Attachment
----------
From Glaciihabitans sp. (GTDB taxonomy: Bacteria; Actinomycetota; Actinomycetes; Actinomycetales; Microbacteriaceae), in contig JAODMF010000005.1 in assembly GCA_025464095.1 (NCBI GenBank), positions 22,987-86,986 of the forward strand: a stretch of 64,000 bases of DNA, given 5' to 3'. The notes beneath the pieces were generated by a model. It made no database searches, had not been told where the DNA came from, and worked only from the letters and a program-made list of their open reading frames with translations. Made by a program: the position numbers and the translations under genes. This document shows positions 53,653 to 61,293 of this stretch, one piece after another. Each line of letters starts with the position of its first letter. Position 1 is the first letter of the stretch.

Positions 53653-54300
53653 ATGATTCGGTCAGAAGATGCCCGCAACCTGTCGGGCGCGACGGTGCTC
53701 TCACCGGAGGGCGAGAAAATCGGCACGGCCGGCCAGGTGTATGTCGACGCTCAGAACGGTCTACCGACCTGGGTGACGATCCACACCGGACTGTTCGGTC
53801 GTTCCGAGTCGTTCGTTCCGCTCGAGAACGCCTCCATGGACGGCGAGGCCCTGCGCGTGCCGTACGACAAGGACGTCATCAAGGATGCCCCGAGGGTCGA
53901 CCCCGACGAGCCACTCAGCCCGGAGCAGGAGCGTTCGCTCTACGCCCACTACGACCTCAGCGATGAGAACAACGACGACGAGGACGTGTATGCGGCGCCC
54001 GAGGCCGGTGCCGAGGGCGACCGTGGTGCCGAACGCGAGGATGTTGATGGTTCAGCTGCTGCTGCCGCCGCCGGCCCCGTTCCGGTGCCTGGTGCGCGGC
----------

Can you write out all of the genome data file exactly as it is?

From Glaciihabitans sp. (GTDB taxonomy: Bacteria; Actinomycetota; Actinomycetes; Actinomycetales; Microbacteriaceae), in contig JAODMF010000005.1 in assembly GCA_025464095.1 (NCBI GenBank), positions 22,987-86,986 of the forward strand: a stretch of 64,000 bases of DNA, given 5' to 3'. The notes beneath the pieces were generated by a model. It made no database searches, had not been told where the DNA came from, and worked only from the letters and a program-made list of their open reading frames with translations. Made by a program: the position numbers and the translations under genes. This document shows positions 53,653 to 61,293 of this stretch, one piece after another. Each line of letters starts with the position of its first letter. Position 1 is the first letter of the stretch.

Positions 53653-54300
53653 ATGATTCGGTCAGAAGATGCCCGCAACCTGTCGGGCGCGACGGTGCTC
53701 TCACCGGAGGGCGAGAAAATCGGCACGGCCGGCCAGGTGTATGTCGACGCTCAGAACGGTCTACCGACCTGGGTGACGATCCACACCGGACTGTTCGGTC
53801 GTTCCGAGTCGTTCGTTCCGCTCGAGAACGCCTCCATGGACGGCGAGGCCCTGCGCGTGCCGTACGACAAGGACGTCATCAAGGATGCCCCGAGGGTCGA
53901 CCCCGACGAGCCACTCAGCCCGGAGCAGGAGCGTTCGCTCTACGCCCACTACGACCTCAGCGATGAGAACAACGACGACGAGGACGTGTATGCGGCGCCC
54001 GAGGCCGGTGCCGAGGGCGACCGTGGTGCCGAACGCGAGGATGTTGATGGTTCAGCTGCTGCTGCCGCCGCCGGCCCCGTTCCGGTGCCTGGTGCGCGGC